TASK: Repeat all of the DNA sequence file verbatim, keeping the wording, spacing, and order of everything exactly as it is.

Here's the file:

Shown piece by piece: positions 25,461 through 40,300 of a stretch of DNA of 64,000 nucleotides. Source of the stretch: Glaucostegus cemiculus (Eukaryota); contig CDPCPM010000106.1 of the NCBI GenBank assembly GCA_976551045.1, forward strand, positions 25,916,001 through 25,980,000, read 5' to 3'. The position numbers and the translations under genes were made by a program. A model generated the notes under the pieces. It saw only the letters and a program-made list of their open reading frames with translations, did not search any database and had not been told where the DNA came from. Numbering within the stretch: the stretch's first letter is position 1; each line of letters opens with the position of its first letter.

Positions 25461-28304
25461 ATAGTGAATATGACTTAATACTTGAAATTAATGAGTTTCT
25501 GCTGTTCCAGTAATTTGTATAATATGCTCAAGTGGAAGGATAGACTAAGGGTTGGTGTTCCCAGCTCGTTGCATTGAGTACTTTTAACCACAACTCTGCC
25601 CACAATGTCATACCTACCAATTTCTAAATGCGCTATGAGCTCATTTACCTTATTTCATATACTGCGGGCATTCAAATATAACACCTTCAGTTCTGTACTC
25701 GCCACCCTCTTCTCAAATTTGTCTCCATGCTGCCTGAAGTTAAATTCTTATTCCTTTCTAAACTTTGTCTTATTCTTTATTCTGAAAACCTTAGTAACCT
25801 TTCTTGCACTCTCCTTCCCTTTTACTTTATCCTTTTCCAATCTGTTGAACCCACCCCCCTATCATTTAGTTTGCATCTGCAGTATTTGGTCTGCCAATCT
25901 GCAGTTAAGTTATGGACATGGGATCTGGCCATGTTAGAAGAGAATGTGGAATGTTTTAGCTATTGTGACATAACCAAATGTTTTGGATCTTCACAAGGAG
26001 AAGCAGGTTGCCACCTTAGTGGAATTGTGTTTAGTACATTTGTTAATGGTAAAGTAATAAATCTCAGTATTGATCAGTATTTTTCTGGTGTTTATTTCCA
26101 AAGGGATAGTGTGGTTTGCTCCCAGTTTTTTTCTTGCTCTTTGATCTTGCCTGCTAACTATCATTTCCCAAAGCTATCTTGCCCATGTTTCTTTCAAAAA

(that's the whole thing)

Shown piece by piece: positions 25,461 through 40,300 of a stretch of DNA of 64,000 nucleotides. Source of the stretch: Glaucostegus cemiculus (Eukaryota); contig CDPCPM010000106.1 of the NCBI GenBank assembly GCA_976551045.1, forward strand, positions 25,916,001 through 25,980,000, read 5' to 3'. The position numbers and the translations under genes were made by a program. A model generated the notes under the pieces. It saw only the letters and a program-made list of their open reading frames with translations, did not search any database and had not been told where the DNA came from. Numbering within the stretch: the stretch's first letter is position 1; each line of letters opens with the position of its first letter.

Positions 25461-28304
25461 ATAGTGAATATGACTTAATACTTGAAATTAATGAGTTTCT
25501 GCTGTTCCAGTAATTTGTATAATATGCTCAAGTGGAAGGATAGACTAAGGGTTGGTGTTCCCAGCTCGTTGCATTGAGTACTTTTAACCACAACTCTGCC
25601 CACAATGTCATACCTACCAATTTCTAAATGCGCTATGAGCTCATTTACCTTATTTCATATACTGCGGGCATTCAAATATAACACCTTCAGTTCTGTACTC
25701 GCCACCCTCTTCTCAAATTTGTCTCCATGCTGCCTGAAGTTAAATTCTTATTCCTTTCTAAACTTTGTCTTATTCTTTATTCTGAAAACCTTAGTAACCT
25801 TTCTTGCACTCTCCTTCCCTTTTACTTTATCCTTTTCCAATCTGTTGAACCCACCCCCCTATCATTTAGTTTGCATCTGCAGTATTTGGTCTGCCAATCT
25901 GCAGTTAAGTTATGGACATGGGATCTGGCCATGTTAGAAGAGAATGTGGAATGTTTTAGCTATTGTGACATAACCAAATGTTTTGGATCTTCACAAGGAG
26001 AAGCAGGTTGCCACCTTAGTGGAATTGTGTTTAGTACATTTGTTAATGGTAAAGTAATAAATCTCAGTATTGATCAGTATTTTTCTGGTGTTTATTTCCA
26101 AAGGGATAGTGTGGTTTGCTCCCAGTTTTTTTCTTGCTCTTTGATCTTGCCTGCTAACTATCATTTCCCAAAGCTATCTTGCCCATGTTTCTTTCAAAAA